NOTE: An excellent annotated text of Jonathan Swift's The Battel of the Books, edited by Jack Lynch, can be found at and will not be included here.
FURTHER NOTE: This brief essay assumes that the reader has read The Battel of the Books. It is a quick read, and worthwhile, although some of its references are directed at Swift's contemporaries, most of whom are not widely known today. The satire was included as a sort of afterthought to the lengthy A Tale of a Tub, and was followed in turn by A Discourse Concerning the Mechanical Operation of the Spirit. These texts are available at Project Gutenberg in a fairly accurate edition.

Bruce Seaton
Prof. Mell
Response Essay #2

In his satire The Battel of the Books, Jonathan Swift uses the figures of the Spider and the Bee to reveal his true favoritism (despite his claim of impartiality) toward the Ancients. The bloated spider, representing the Moderns, is made to look not only foolish but vile by the wiser Bee. When the bee attempts to rest on the spider’s web, the web is shaken “down to its very Foundation,” and cannot support the weight of the Bee. In this way Swift suggests that modern literature cannot hold up to scrutiny when compared with that of the ancients. For the Spider, his web is the whole world, and being self-important, believes that the shaking of the web means that either the world is ending, or that Beelzebub has come to punish him for killing flies. Swift, twisting words against the critics of the time, says that this shaking puts the spider “at his Wit’s end.” This suggests that no amount of wit on the part of a modern writer will lessen the importance of the ancients. When the Spider sees that it is, in fact, the Bee (whom he knows “by Sight”) who has landed on his web, he begins hurling vulgar insults at his visitor.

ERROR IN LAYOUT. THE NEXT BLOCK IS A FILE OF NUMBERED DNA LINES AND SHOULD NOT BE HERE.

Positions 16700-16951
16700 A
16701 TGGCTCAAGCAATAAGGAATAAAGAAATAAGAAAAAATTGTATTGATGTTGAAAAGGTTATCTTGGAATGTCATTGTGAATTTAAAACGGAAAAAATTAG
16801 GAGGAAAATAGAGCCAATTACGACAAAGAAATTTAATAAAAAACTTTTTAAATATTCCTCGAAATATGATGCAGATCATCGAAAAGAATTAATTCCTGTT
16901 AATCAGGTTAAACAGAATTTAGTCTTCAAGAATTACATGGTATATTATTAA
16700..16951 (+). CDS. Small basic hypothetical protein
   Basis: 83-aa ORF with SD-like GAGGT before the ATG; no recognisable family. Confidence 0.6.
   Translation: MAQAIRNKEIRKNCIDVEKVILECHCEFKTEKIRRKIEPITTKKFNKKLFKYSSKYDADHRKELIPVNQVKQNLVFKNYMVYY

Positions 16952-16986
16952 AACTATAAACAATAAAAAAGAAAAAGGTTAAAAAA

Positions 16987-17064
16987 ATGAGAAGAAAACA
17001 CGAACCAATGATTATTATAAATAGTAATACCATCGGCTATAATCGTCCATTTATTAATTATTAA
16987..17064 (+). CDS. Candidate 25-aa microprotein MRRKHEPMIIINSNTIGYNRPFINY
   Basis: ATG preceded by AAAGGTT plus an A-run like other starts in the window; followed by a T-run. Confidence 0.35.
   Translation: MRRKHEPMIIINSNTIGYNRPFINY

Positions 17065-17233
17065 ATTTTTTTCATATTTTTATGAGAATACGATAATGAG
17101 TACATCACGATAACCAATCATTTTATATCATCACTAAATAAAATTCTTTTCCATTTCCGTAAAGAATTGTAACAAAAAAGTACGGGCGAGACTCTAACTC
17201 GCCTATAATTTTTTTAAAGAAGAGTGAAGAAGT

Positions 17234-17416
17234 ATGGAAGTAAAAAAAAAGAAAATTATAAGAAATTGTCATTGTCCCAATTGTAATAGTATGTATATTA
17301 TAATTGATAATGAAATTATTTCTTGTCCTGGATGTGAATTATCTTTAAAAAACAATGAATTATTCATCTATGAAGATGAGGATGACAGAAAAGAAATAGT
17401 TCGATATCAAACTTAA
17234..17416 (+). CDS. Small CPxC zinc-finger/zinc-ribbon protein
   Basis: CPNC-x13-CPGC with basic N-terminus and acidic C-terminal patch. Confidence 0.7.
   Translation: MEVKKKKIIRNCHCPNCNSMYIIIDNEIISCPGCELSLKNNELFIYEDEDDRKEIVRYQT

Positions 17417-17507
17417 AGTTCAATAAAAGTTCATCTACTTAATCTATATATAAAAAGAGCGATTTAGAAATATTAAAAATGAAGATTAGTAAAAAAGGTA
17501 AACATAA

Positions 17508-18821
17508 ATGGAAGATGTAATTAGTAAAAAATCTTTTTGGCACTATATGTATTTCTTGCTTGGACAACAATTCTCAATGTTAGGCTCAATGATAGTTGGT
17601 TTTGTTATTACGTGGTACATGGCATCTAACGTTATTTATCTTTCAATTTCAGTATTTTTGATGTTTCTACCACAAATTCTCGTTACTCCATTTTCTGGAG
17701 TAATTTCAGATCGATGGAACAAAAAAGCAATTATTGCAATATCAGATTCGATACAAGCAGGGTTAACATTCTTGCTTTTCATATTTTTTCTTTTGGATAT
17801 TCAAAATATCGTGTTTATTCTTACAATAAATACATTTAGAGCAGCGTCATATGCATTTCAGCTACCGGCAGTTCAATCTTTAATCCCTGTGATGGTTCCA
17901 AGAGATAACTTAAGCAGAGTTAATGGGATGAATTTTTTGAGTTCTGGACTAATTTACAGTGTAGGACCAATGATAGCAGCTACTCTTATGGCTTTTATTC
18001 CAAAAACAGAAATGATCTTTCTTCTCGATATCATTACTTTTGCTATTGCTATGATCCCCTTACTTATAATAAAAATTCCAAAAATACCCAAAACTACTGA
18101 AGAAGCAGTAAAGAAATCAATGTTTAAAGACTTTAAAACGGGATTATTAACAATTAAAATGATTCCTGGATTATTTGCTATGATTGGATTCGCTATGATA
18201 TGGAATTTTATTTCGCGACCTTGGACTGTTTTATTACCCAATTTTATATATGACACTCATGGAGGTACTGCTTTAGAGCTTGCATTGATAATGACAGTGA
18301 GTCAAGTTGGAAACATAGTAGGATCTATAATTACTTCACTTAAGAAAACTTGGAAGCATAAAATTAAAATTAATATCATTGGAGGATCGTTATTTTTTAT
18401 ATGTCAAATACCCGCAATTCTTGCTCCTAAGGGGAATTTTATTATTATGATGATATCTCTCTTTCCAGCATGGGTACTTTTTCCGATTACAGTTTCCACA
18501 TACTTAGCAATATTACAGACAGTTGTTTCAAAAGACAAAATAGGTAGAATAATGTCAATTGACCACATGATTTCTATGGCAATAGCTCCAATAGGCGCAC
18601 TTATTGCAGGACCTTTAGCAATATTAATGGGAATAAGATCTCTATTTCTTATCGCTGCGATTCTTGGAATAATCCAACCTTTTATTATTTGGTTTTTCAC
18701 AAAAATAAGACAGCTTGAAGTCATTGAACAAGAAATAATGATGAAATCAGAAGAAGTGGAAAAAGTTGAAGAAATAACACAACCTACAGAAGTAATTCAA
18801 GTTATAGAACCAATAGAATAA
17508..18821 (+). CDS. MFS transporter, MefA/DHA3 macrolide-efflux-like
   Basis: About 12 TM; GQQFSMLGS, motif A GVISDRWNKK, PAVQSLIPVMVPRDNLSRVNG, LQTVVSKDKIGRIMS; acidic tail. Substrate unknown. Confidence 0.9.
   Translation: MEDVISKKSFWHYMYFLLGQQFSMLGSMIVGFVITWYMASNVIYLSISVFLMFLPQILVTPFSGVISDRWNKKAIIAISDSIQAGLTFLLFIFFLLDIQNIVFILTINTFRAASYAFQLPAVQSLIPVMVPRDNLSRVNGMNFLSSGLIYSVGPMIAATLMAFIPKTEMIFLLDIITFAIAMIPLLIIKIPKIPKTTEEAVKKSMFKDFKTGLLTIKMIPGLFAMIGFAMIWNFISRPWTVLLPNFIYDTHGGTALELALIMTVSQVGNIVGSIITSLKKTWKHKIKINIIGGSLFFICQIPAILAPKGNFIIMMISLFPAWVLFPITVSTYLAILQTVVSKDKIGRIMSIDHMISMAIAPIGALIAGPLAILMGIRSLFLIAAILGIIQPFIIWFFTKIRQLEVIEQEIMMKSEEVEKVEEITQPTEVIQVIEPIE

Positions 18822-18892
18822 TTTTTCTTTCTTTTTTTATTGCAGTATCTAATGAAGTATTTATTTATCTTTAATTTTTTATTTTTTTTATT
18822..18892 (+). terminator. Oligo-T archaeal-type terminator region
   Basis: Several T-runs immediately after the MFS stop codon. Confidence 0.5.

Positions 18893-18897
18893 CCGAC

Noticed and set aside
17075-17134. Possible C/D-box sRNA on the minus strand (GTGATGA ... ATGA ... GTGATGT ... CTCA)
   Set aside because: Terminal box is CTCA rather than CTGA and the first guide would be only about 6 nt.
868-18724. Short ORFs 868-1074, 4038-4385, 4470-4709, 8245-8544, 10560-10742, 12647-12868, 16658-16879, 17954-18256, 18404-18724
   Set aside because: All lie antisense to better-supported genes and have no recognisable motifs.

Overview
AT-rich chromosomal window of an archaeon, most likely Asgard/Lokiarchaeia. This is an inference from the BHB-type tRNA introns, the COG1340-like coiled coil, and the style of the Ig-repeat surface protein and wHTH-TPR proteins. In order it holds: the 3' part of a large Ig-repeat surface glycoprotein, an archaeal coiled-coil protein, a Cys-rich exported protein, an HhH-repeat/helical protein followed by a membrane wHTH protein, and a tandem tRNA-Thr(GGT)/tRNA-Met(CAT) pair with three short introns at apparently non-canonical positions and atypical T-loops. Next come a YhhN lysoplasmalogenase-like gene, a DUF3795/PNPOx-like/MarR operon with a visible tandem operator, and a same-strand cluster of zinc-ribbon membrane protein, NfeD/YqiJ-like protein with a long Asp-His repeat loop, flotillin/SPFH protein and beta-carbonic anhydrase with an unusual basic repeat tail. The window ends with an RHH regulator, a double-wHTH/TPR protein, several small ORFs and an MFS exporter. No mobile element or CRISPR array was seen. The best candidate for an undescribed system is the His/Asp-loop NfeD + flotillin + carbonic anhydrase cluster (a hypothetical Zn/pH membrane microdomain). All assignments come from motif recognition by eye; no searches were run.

After their first exchange, the Spider readies himself for action, getting into the “true Spirit of Controversy,” and Swift points out, he makes a conscious effort to ignore the point of view of his opponent. Before the Spider even begins to speak, he has stubbornly made up his mind. This reflects the Modernist view that newer is better and that all things Ancient are effectively outdated, and therefore false. After the Spider accuses him of being a vagabond whose only gifts are wings and a voice, the Bee retorts blithely that since those gifts are God-given, and since the self-made products of which the Spider is so proud are nothing but shit and poison, he’s happy to have nothing but his gifts, which "would never have bestowed . . . without designing them for the noblest Ends," and leaves the Spider, and therefore the Moderns, looking hateful and foolish.

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